3. Generally, all the employees as well as the third-party players are required to sign a non-disclosure agreement.
  1. If you receive any data that is important to your trade, then you will have to verify whether that data is public or not.
  2. You can do this by checking through reliable public sources and if you find yourself in dilemma then you have to report the same to the authorities.
  1. You should not go looking for non-public information about the company from its personnel or from those who deal with it.
  2. This puts you at risk of being investigated if the information becomes public.

Insider trading vs. insider information:

  • Insider information is the knowledge of material related to a publicly traded company that will provide an unfair advantage to the trader or investor.
  • For example, let us suppose that the vice president of the company overhears the meeting between the CEO and the CFO.
  • One week before the company releases its earnings, the CFO tells the CEO that the company could not meet the sales demand and has lost money over the past quarter.
  • The vice president of the company knows that his friend owns the shares of the company and eventually warns the friend to sell the shares and look forward to opening a short position.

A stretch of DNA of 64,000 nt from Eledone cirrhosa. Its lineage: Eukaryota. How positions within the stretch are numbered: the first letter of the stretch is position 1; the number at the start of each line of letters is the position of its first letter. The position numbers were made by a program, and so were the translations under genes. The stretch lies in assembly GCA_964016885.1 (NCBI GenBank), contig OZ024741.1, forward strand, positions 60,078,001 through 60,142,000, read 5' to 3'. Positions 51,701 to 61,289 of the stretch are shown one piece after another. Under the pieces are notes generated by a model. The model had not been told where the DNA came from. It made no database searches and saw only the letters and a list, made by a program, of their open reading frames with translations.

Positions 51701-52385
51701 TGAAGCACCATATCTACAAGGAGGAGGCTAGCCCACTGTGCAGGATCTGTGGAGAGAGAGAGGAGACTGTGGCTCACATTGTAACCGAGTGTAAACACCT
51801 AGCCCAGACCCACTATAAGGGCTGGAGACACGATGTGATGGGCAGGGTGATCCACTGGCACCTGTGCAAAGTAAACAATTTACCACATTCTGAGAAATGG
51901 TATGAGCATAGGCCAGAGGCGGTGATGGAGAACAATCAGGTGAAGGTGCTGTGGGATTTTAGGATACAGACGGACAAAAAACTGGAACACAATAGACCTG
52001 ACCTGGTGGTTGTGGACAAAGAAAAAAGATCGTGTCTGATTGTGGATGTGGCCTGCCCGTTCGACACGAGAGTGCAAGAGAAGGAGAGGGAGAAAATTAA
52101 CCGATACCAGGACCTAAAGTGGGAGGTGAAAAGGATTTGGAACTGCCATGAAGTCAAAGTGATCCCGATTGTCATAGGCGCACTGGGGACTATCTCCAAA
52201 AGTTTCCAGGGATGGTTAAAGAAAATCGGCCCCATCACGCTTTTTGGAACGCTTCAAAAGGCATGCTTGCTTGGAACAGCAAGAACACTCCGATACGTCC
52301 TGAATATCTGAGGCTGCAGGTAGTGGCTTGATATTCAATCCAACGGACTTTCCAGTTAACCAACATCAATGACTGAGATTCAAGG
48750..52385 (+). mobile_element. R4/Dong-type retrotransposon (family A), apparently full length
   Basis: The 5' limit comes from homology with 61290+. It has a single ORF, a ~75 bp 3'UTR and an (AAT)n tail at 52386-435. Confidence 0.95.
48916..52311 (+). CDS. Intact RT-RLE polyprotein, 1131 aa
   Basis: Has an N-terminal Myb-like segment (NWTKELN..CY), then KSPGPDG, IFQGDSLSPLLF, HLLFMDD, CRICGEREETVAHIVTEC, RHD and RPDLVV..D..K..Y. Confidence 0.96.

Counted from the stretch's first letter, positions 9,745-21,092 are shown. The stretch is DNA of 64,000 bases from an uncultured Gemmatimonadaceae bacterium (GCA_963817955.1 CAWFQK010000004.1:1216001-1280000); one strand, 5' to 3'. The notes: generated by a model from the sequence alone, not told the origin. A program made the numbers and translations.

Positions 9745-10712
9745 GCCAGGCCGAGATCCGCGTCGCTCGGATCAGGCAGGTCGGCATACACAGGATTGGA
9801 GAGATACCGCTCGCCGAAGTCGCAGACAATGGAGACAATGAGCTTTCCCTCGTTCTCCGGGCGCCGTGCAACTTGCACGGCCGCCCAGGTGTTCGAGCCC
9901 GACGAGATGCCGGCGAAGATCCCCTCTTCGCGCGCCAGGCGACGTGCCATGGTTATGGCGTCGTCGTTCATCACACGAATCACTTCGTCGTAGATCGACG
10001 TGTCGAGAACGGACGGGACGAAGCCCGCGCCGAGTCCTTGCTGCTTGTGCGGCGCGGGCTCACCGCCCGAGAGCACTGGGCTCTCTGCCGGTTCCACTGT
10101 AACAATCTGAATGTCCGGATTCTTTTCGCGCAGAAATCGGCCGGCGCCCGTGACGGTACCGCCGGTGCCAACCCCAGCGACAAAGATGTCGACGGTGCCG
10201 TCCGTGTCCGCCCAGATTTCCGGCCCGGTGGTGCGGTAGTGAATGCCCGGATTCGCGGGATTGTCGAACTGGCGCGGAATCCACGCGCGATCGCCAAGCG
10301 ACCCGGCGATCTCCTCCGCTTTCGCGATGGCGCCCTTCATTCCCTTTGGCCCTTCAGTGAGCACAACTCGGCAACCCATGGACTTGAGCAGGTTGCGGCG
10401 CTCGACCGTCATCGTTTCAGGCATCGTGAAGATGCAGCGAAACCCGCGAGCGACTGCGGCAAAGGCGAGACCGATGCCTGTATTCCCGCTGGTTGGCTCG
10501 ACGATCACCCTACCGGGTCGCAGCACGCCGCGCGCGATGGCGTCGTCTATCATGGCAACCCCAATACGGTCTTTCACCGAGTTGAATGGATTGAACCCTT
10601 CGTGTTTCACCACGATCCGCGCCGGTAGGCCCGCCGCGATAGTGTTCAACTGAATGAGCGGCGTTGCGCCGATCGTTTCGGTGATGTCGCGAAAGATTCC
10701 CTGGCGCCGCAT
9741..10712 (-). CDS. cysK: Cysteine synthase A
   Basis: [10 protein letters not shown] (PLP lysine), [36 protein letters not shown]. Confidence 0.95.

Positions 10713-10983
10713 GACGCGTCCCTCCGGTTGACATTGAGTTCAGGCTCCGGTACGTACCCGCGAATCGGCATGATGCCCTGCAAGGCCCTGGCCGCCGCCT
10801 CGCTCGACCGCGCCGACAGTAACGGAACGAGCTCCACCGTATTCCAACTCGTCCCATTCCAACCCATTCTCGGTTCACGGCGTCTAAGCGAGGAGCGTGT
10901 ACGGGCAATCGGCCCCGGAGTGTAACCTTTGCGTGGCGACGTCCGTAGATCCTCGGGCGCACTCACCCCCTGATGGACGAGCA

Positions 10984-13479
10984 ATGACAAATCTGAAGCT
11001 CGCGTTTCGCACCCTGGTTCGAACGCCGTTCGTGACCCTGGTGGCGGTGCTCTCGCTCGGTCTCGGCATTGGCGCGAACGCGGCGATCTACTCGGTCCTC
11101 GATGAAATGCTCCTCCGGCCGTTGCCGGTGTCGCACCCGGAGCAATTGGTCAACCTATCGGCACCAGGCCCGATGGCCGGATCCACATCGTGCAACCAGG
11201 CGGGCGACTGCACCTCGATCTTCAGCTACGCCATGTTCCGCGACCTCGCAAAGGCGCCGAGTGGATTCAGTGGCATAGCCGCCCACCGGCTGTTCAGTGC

• This is an example of insider information because the earnings are not yet released to the public.
  • Now let us assume that the friend then sells their shares and then shorts 5000 shares of the stock before the earnings are even released, then it is known as insider trading.
  • However, if the trade is done after the earnings are released, then it cannot be considered as an illegal trade because they did not have any sort of direct advantage over other investors.
Conclusion:

If you can find anyone involved in insider trading, then this is considered a very serious consequence and requires legal assistance.

Frequently Asked Questions (FAQs)

Answer: Insider trading is an act of buying, selling, and dealing with the securities of a company with the possession of non-public or price-sensitive information.
Answer: SEBI Act, 1992 governs the insider trading rules.
Answer: An insider is required to submit the details of the holdings of himself and his relatives within 7 days of joining or being categorized as an insider.
Answer: An insider has to formulate a trading plan and also get it approved by the compliance officer. The value of the trades to be affected or the total number of securities purchased must be specified in this trading plan.
Answer: As an employee, you do not have any initial disclosures. However, if your traded value exceeds the threshold limit of Rs. 10 lakhs during the calendar quarter, then continuous disclosure is required.
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Author

Prashant Raut is a successful professional stock market trader. He is an expert in understanding and analyzing technical charts. With his 8 years of experience and expertise, he delivers webinars on stock market concepts. He also bags the ‘Golden Book of World Record’ for having the highest number of people attending his webinar on share trading.